Should Lance Armstrong Be In Jail?

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  1. The second point is disgusting, it essentially equates to “rich people are above the law”, and highlights how broken our legal system is. When celebrities do it it goes unpunished, which reinforces both the cool-factor and creates a false sense of security among poorer drug users, who then get busted and have their lives ruined. They should be pursuing these cases to set high-profile examples and deter others, regardless of the higher costs – it’s a preventative measure.

  2. Kirsten (in MT) says:

    Victimless offenses should not be prosecuted. Against anyone. Vices are not crimes.

    • Defrauding a major sporting event is not a victimless crime.

    • Cheating to win money is not a victimless crime – a lot of other people trained hard and legitimately to try and win those races and the prestige/sponsorship etc that comes with.

  3. All this makes me admire Greg LeMond much more.

  4. wellokaythen says:

    I’m always troubled by the impulse to put someone in jail for doing something wrong. There’s something very puritanical about assuming that something that’s morally wrong has to be made illegal. Not all drugs banned in one context are actually illegal, so it’s not the doping per se that is actionable. I don’t think everything that’s immoral should be illegal.

    I think there is a case to be made for fraud, perhaps. I can see a valid argument there, certainly the possibility of a civil suit of some kind. That’s a specific set of questions, however, not just “throw him in jail because he cheated!”

    Many outraged, self-righteous Americans are going to hate me saying this, but in the case of doping for the Tour de France, isn’t this actually the French government’s call? He doped on foreign soil, so there’s a jurisdictional question here.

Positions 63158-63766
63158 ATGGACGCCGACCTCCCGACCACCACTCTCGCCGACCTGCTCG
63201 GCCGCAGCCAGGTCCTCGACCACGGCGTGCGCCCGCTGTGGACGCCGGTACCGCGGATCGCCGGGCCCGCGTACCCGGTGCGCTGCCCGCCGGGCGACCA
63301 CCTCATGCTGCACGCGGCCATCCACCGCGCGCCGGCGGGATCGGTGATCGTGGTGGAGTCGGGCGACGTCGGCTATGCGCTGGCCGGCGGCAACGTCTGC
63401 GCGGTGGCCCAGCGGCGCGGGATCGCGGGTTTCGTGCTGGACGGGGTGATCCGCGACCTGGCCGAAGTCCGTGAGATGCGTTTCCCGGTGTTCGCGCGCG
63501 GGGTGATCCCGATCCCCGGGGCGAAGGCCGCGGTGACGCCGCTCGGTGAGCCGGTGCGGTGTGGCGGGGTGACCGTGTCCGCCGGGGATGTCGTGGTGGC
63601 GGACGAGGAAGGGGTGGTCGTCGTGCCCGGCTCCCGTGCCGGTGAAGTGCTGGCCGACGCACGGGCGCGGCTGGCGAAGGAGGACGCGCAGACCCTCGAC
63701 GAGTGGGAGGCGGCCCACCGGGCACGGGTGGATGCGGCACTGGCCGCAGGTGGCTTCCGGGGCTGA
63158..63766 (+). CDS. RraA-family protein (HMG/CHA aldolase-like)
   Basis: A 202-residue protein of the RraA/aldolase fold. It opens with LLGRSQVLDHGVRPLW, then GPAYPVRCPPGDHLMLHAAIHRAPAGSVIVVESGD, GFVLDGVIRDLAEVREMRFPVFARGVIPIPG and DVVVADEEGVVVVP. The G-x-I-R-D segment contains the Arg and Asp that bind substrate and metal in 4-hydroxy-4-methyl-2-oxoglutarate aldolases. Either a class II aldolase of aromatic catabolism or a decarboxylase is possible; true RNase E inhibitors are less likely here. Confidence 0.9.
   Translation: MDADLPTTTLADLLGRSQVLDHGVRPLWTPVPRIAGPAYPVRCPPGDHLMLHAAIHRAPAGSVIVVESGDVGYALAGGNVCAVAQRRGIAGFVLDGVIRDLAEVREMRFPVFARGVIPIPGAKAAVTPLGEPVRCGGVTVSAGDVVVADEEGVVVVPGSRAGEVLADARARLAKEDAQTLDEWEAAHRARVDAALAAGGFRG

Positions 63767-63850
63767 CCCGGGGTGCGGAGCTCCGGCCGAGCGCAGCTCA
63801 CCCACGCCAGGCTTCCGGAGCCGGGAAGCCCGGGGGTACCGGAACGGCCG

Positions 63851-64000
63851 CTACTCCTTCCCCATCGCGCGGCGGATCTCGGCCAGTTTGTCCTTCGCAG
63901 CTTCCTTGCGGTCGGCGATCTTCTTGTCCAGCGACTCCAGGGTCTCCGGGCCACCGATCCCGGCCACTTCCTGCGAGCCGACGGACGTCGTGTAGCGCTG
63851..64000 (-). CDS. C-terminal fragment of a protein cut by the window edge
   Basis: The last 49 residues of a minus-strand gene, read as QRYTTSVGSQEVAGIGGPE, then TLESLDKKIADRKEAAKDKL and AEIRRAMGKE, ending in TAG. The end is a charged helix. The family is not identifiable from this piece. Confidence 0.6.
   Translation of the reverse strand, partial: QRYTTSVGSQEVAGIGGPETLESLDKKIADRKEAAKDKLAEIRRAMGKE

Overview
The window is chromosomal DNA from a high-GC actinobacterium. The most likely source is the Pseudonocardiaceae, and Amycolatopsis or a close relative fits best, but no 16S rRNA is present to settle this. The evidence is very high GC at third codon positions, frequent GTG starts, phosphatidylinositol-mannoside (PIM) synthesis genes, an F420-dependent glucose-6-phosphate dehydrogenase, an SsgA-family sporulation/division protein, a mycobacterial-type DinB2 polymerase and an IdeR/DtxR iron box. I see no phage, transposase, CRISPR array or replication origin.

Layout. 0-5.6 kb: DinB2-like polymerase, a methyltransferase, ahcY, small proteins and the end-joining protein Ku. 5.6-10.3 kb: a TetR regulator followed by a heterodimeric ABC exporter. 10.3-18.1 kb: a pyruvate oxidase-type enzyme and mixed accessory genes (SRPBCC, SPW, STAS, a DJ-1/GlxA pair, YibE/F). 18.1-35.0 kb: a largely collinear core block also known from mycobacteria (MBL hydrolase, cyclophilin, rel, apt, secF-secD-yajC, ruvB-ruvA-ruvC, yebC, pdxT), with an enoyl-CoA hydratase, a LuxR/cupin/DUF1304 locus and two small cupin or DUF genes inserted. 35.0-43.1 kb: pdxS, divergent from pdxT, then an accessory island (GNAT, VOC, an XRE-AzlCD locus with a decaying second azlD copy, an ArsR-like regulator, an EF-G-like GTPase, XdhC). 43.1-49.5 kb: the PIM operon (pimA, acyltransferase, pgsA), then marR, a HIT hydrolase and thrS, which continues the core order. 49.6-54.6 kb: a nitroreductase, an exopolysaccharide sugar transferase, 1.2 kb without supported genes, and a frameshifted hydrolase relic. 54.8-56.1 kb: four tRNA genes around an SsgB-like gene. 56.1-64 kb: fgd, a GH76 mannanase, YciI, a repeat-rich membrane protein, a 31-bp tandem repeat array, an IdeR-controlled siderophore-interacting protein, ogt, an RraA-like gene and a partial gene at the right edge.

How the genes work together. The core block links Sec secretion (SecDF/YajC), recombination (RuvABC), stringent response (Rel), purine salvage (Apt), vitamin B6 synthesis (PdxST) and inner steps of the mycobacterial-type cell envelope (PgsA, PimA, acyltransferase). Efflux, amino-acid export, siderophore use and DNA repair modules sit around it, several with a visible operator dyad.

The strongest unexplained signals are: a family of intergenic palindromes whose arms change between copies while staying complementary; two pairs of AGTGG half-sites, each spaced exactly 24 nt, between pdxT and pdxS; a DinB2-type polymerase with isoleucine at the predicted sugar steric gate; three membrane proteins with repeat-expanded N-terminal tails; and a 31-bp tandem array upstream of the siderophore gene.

5. The whole subject of Testosterone (and derivatives) and Men is a subject that needs to be taken out of the taboo closet and revisited from a post feminist perspective in 2012. The Olympic ideals of fair play is one subject. Testosterone clinics for men over 40 popping up all over South Florida is another. The interesting thing is women’s reactions. I read an editorial in major paper, by a prominent editorialist modern woman who advocated that men’s biological decline in naturally producing testosterone after age 40 is, and has been, beneficial to society (read traditional) in that they (men) are more prone to settling done and partake in family/children rearing…adding that most destruction in the world has testosterone behind it. So I say it again, this topic is critical to discuss in a post feminist world as it underpins a huge “elephant” in the room….as well as fears…by men, that a feminized world will result in a No tolerance policy on testosterone.

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